The development of an idea:  from the design to the instrument.  The design of the ‘Spinetta di forma ovale’ by Bartolomeo Cristofori, Florence, 1690, Bardini Collection, Galleria dell’Accademia delle Belle Arte, Florence

 

Grant O'Brien

 

 

This article was first published as:   ‘Il percorso di un’idea: dal progetto allo strumento/The development of an idea: from the design to the instrument’, Bartolomeo Cristofori.  La spinetta del 1690/The 1690 oval spinet, edited by Gabriele Rossi-Rognoni, (Sillabe for the Galleria dell’Accademia, Florence, 2002) 62-81.

 

Introduction:

            Bartolomeo Cristofori is one of the most inventive and ingenious makers in the history of early stringed keyboard instrument making.  One of Cristofori’s most outstanding inventions is clearly the ‘gravicembalo col piano e forte’ or what we today would call the piano.  But even without having accomplished this major achievement, Cristofori would still be judged one of the finest craftsmen and designers in the field of early keyboard making and re-working.  Among the many fine examples of his work are the two ‘spinette di forma ovale’ conserved in the Galleria dell’Accademia delle Belle Arte (see the information of the Leipzig Musikinstrumentenmuseum's website[1] Leipzig 1683 oval virginal).  A photo of this instrument is shown below:

 

Oval virginal by Bartolomeo Cristofori, Florence, 1693

Musikinstrumentenmuseum of the University of Leipzig, Inv. No. 53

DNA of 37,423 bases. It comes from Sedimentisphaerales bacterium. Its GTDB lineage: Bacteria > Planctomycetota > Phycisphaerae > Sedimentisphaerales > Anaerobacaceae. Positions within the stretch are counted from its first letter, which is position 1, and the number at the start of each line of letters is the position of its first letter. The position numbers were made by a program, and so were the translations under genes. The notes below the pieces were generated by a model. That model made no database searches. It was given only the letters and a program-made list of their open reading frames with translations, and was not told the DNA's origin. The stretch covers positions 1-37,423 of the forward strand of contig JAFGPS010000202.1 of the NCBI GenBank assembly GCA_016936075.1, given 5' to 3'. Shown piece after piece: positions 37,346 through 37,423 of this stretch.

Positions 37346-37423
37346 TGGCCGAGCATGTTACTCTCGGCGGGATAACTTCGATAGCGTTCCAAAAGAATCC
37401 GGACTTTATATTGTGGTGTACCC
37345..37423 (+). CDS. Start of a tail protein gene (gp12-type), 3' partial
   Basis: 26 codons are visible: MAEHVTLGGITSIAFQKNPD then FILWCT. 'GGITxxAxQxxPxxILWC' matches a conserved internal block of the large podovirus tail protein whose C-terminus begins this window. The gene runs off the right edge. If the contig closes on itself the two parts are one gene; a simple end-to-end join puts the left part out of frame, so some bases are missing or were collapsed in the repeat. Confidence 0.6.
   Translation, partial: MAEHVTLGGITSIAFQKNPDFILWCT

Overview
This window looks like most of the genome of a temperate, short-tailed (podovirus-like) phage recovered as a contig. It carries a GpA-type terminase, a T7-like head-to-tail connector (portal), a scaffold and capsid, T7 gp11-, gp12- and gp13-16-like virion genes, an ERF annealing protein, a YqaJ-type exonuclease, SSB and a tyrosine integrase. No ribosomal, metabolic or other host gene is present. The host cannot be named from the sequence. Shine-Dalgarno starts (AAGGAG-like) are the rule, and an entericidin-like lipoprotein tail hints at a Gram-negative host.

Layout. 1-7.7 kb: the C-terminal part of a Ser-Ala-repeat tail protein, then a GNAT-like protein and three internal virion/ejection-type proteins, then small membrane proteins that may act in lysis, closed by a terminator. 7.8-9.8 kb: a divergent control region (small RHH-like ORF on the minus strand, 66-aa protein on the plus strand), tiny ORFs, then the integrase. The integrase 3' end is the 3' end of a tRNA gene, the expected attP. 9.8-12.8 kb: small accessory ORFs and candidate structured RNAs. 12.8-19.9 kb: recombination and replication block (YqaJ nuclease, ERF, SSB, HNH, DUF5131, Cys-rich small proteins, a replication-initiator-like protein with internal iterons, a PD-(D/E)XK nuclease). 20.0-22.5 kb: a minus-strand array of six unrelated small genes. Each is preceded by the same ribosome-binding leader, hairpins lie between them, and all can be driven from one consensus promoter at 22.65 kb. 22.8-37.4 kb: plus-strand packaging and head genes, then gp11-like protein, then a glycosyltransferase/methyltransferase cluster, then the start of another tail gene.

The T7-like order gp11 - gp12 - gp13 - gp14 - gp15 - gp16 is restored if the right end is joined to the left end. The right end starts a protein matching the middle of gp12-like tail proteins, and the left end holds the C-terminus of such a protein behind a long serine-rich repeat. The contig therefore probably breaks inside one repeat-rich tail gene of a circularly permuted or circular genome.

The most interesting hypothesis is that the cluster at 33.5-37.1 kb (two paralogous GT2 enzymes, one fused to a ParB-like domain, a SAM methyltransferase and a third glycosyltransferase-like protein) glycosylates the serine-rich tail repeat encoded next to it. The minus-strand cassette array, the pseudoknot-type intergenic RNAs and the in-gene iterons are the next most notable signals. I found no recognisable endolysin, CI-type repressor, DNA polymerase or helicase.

Figure 1 below shows two X-rays illustrating the plan view layout of the two instruments, the 1690 Florence instrument at the top and the 1693 Leipzig instrument at the bottom[2].  The Florence instrument is unstrung, but the strings can be seen clearly on the Leipzig instrument.  The Florence ‘spinetta’ has a compass of C/E to c3 with a broken short octave in the bass with 47 notes, and the Leipzig instrument has a compass of C to c3 chromatic with 49 notes.  The Leipzig instrument with a larger number of notes is slightly wider but both instruments, having the same lowest note, have the same overall length.

 

Inverse X-ray photographs of the Florence (top) and Leipzig (bottom) oval virginals by Cristofori

 

Figure 1 - Plan view X-rays of the ‘spinette ovali’ of 1690, Florence (above) and of 1693, Leipzig (below) both by Bartolomeo Cristofori.

 

            There are, however some other obvious differences between the two instruments.  The diagonally-placed hitchpin rails extend beyond the corners of the rectangular central part of the case in the Leipzig instrument and reach past these corners to intersect the curved ends of the instrument on the left-hand side.  In the Florence instrument these hitch-rails stop at the corner of the rectangular central part of the case and the curved end portions.  The bass end of the bridges in the Florentine instrument are back-pinned and the angles of the hitchpin ends of the strings are gradually reduced until they become parallel with the sounding portion of the strings for the lowest notes.  The right-hand ends of the bass sections of the bridges are mitred in the Leipzig instrument, thus pushing the ends of the bridges at the right-hand end further apart and closer to the case sides in the bass.  In addition there are clearly fewer soundbars below the soundboard of the Florence instrument, although it is likely that some of the soundbars in the much-restored Leipzig instrument are not original.